In my prior post, XYZ Theology, I mentioned a paper I prepared for the GodBlogCon on theology and blogging. As I mentioned before, my intention was to share this with the class, get feedback and maybe some editorial help, revise it and then publish it.
But in the spirit of the blogosphere I want to follow a suggestion of Tod Bolsinger's that pastor's view blogging as a kind of workshop for ideas, where they lay them on the table, get feedback and allow the community to help shape the ideas. I am sure Tod will blog on this soon, won't you Tod (how's that for a subtle hint?)?
So, I've actually gotten a bit of feedback already and thought I would go ahead and start serializing the paper here so that everyone can help me out.
I'll mention up front that most of my thoughts on theological method have been shaped through a class I took at RTS Orlando called "Intro to Pastoral Theological Studies," taught by Richard Pratt. I suppose it is proper to say that Richard shouldn't be blamed for any of my misrepresentations of his views. But then again, I had an impressionable young mind when I studied under him so, if I have become heretical in any way it's probably because he led me astray.
This post is a part of the introduction and discusses a definition of theology.
Theologians Defining Theology
Theology seems like a simple matter to define, and it is, at least until you start reading the many different definitions offered by theologians throughout the years.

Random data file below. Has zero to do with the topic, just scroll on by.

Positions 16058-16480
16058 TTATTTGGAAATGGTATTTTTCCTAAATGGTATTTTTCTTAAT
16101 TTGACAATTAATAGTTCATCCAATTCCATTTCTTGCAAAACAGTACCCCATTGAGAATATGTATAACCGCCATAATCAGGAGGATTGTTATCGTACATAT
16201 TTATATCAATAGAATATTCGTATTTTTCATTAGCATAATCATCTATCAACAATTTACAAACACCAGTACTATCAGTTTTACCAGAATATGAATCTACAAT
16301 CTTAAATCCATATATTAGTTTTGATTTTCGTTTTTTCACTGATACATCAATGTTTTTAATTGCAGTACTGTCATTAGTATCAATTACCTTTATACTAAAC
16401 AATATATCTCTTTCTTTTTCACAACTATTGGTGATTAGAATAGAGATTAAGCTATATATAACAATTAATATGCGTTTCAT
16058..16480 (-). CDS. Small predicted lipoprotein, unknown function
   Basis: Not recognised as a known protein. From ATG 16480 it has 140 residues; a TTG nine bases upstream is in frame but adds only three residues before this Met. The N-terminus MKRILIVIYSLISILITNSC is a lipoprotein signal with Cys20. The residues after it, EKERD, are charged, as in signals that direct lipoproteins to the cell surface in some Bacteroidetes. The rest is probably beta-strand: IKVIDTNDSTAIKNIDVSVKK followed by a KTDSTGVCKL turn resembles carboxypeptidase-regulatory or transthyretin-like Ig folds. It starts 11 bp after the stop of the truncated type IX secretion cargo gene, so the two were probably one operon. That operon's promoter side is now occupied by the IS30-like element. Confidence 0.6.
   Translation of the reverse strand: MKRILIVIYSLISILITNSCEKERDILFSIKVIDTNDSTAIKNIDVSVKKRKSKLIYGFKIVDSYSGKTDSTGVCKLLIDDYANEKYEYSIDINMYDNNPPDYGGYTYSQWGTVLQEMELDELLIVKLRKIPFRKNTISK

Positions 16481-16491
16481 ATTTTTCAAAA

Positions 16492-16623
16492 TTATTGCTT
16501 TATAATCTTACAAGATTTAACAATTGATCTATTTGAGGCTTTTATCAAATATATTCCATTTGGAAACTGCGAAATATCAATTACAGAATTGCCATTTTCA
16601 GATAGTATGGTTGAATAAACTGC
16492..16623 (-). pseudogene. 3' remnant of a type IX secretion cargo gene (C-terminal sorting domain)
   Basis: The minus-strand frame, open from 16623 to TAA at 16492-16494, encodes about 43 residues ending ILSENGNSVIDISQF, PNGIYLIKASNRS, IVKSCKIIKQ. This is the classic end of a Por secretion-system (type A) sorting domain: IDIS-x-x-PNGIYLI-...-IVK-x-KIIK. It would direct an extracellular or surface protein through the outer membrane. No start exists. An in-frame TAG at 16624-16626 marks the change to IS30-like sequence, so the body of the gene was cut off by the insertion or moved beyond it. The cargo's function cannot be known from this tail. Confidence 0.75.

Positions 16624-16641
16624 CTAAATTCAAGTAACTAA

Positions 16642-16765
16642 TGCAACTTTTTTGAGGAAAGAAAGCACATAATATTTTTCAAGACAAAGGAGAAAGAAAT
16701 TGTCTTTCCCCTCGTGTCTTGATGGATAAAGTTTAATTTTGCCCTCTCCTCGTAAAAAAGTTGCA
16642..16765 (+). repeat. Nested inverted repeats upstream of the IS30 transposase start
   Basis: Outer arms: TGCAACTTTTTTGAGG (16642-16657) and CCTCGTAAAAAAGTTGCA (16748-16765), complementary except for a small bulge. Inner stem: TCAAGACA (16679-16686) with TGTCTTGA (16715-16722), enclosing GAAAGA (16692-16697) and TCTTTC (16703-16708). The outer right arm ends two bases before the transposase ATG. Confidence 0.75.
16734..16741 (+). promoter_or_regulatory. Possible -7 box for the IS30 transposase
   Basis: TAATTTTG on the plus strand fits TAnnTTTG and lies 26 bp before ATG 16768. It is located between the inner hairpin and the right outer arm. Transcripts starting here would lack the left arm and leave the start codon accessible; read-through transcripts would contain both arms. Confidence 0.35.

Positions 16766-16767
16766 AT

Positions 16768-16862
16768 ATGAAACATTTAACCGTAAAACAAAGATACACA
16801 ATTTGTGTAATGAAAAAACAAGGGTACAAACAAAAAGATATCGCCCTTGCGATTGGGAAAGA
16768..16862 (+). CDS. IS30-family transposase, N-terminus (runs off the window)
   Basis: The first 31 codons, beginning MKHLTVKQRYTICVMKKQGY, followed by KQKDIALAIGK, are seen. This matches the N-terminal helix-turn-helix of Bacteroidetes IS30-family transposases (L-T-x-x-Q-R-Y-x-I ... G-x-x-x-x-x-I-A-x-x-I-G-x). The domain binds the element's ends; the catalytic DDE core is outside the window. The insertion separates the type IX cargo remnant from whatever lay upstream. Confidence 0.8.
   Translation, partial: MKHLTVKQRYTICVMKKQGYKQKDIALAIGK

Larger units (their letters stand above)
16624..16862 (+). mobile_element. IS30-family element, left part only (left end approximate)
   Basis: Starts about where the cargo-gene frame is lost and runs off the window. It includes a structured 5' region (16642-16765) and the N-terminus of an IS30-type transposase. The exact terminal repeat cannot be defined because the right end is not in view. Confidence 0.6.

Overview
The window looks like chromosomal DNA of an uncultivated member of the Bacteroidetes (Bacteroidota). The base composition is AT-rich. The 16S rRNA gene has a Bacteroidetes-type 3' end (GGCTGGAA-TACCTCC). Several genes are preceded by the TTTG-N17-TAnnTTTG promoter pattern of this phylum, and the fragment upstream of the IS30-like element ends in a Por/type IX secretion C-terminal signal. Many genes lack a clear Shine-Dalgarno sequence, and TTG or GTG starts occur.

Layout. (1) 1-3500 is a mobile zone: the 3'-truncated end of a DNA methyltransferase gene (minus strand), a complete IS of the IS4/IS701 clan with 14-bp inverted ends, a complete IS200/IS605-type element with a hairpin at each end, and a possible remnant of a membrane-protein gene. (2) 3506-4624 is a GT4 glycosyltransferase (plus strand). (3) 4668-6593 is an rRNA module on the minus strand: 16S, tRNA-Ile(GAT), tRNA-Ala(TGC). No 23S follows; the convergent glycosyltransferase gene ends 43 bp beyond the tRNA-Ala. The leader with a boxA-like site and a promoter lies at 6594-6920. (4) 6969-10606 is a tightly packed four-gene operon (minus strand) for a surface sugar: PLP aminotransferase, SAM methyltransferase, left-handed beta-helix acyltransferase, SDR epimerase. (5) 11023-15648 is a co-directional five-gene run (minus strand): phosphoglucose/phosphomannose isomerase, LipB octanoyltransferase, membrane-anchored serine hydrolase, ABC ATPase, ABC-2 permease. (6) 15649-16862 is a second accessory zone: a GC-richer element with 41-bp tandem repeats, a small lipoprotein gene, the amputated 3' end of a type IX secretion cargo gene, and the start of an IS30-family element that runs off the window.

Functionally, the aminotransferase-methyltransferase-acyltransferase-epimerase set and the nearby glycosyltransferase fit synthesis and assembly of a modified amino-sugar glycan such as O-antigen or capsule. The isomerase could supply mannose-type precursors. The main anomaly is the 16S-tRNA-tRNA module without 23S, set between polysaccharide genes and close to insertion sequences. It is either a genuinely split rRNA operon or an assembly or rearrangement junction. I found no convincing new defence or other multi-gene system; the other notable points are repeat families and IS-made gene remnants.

Here is a sampling of how some theologians have defined theology.
Thomas Aquinas - "Sacred doctrine (theology) is a unified science in which all things are treated under the aspect of God either because they are God Himself or because they refer to God."
Charles Hodge - "The science of the facts of divine revelation so far as those facts govern the nature of God and our relation to Him."
Paul Tillich - "The methodological explanation of the contents of the Christian faith."
Emil Brunner - "The study of the development of dogma."
If you wanted to place these definitions into different sections of an academic encyclopedia it seems that Aquinas, Hodge, and Tillich are defining theology in scientific terms and Brunner is defining it in historical terms.
Whether the last paragraph rightly parses the statements of the theologians, one thing seems clear - each of these men view theology primarily as study. There is a distinct academic ring to their definitions of theology. This is understandable since each of them were academics.
In addition, the very word "theology" implies study. The word is a compound of two Greek words, "theos" meaning "God," or "divinity," and "logos" meaning "study." Hence, theology has traditionally been associated with study.
But such a definition has weaknesses. It de-emphasizes our experiential relationship to God and emphasizes conceptual orthodoxy, or as one theologian has put it, "notional correctness." To be sure, theology does not have to do this, but it often does.
As a reaction to this, some have broadened the definition of theology.
And we will see this broadened definition in the next post . . .